Monitoring Networks for Human Resources and Corporate IT

Aside from technical and cybersecurity reasons for monitoring computer networks, businesses have many other reasons for monitoring internet and network activity. These include protecting trade secrets, liability for employee web activities, productivity loss and the abuse of network resources.

Trade secrets, including financial, legal and research documents, are obviously of high value to a business and could cause a great deal of damage if exposed publicly or to competitors. At the same time, these sorts of documents are incredibly easy to send out via email, FTP or other digital means via the business’s own internet connection (either accidentally or purposefully). Network monitoring gives corporate IT the means to investigate the leakage of sensitive documents and definitively identify which data has been compromised.

Further, in an environment where businesses can be held liable for employees’ misuse of corporate computer networks, corporate IT departments can use IPCopper packet capture appliances to discreetly monitor how employees use the networks and nip growing problems (that could lead to allegations of harassment, defamation, a hostile work environment or being an accessory to criminal activity or personal injury) in the bud.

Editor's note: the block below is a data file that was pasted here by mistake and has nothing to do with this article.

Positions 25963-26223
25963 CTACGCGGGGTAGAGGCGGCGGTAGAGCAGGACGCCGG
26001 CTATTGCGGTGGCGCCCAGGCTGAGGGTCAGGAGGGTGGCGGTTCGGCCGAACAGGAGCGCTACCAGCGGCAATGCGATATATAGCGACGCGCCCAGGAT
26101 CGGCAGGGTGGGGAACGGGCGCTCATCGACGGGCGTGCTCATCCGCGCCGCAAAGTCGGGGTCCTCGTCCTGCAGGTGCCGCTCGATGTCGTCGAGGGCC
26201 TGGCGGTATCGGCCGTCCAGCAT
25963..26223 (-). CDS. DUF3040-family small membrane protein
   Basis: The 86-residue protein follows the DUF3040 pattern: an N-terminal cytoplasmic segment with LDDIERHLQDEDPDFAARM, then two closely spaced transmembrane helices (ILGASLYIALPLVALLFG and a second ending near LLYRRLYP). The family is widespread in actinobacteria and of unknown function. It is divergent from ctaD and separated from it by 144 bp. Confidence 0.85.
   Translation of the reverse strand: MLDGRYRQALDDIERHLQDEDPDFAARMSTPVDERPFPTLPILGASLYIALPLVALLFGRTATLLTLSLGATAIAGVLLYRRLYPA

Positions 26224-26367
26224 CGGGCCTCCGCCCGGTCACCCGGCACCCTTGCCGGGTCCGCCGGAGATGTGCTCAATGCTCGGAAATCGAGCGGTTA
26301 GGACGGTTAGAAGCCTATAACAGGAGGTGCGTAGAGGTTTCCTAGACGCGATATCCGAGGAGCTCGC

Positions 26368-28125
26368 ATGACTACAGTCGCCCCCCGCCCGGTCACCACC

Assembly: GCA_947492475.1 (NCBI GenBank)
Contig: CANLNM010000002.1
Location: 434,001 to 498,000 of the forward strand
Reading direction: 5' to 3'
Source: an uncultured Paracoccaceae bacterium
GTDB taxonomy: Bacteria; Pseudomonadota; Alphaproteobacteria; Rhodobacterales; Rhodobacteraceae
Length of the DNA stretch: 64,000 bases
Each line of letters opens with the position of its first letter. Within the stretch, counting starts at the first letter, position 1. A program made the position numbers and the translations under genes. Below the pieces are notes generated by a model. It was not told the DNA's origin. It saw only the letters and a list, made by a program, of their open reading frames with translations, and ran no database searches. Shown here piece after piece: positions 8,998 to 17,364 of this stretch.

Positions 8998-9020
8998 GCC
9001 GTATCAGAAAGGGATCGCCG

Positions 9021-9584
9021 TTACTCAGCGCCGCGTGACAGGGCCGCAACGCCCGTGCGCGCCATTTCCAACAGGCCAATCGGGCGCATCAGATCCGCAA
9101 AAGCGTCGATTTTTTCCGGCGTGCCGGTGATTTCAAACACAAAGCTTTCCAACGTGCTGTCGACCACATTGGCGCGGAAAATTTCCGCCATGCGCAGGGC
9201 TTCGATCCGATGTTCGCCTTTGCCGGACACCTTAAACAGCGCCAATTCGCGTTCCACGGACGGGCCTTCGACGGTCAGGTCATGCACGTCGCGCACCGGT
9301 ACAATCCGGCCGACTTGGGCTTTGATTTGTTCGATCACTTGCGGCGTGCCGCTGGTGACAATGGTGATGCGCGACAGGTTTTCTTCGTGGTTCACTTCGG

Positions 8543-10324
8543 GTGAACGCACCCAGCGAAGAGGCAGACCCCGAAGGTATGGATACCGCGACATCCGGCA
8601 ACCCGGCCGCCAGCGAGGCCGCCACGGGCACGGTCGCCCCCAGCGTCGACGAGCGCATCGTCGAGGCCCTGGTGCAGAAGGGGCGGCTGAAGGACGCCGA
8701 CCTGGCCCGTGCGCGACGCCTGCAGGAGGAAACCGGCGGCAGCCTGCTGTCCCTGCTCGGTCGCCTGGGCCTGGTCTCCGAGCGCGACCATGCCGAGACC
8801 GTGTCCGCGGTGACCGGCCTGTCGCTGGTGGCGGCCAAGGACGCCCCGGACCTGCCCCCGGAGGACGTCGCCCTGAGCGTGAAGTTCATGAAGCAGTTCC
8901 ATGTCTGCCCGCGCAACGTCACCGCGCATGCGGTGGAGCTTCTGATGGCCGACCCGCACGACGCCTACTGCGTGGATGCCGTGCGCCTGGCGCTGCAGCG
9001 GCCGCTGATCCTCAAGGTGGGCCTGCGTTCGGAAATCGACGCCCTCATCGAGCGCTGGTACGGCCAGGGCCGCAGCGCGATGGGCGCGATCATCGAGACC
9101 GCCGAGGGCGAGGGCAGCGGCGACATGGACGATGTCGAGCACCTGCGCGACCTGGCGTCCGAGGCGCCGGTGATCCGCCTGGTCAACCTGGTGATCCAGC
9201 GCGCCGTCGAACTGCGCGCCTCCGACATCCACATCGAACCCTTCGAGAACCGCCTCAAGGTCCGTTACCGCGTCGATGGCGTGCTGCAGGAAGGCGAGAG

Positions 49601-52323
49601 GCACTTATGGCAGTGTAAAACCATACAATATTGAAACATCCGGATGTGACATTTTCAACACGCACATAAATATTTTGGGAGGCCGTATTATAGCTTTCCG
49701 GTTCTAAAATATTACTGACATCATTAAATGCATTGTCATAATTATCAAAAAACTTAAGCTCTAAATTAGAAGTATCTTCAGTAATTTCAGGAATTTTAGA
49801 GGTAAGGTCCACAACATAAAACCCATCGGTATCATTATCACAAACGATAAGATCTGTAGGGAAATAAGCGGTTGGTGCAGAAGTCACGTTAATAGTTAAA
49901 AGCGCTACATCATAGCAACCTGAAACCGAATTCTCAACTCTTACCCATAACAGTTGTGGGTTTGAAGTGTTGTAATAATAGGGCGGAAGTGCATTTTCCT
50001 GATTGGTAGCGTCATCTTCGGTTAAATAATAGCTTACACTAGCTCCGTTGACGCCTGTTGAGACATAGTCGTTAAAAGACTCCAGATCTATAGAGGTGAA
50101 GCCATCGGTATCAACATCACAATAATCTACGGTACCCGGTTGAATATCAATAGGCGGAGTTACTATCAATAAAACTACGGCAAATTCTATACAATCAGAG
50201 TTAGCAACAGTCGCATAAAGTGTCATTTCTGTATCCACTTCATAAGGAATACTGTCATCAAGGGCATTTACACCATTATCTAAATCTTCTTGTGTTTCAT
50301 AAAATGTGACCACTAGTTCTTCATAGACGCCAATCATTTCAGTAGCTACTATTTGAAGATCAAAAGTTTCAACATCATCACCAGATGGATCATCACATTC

The information gathered by IPCopper appliances may be used to evaluate adherence to workplace policies as well as to track the flow of data out of the corporate information network. The data captured is invaluable in investigating infractions and complaints of activities taking place digitally via the network.

IPCopper packet capture appliances are versatile internet and network activity recording devices that can be deployed anywhere on a computer network. The appliances capture everything transmitted at the Ethernet level – both headers and payloads, in their entirety. The data collected would include URLs, web content, emails, IM sessions and any other digital communications sent along the wire.

For security and privacy, the captured data is immediately encrypted using a unique 20,000 bit key and then stored on the unit’s internal hard drives. The units themselves feature tamper-resistant cases, which cannot be opened without the use of power tools.

Report: Marketing Cybercrime to Infect America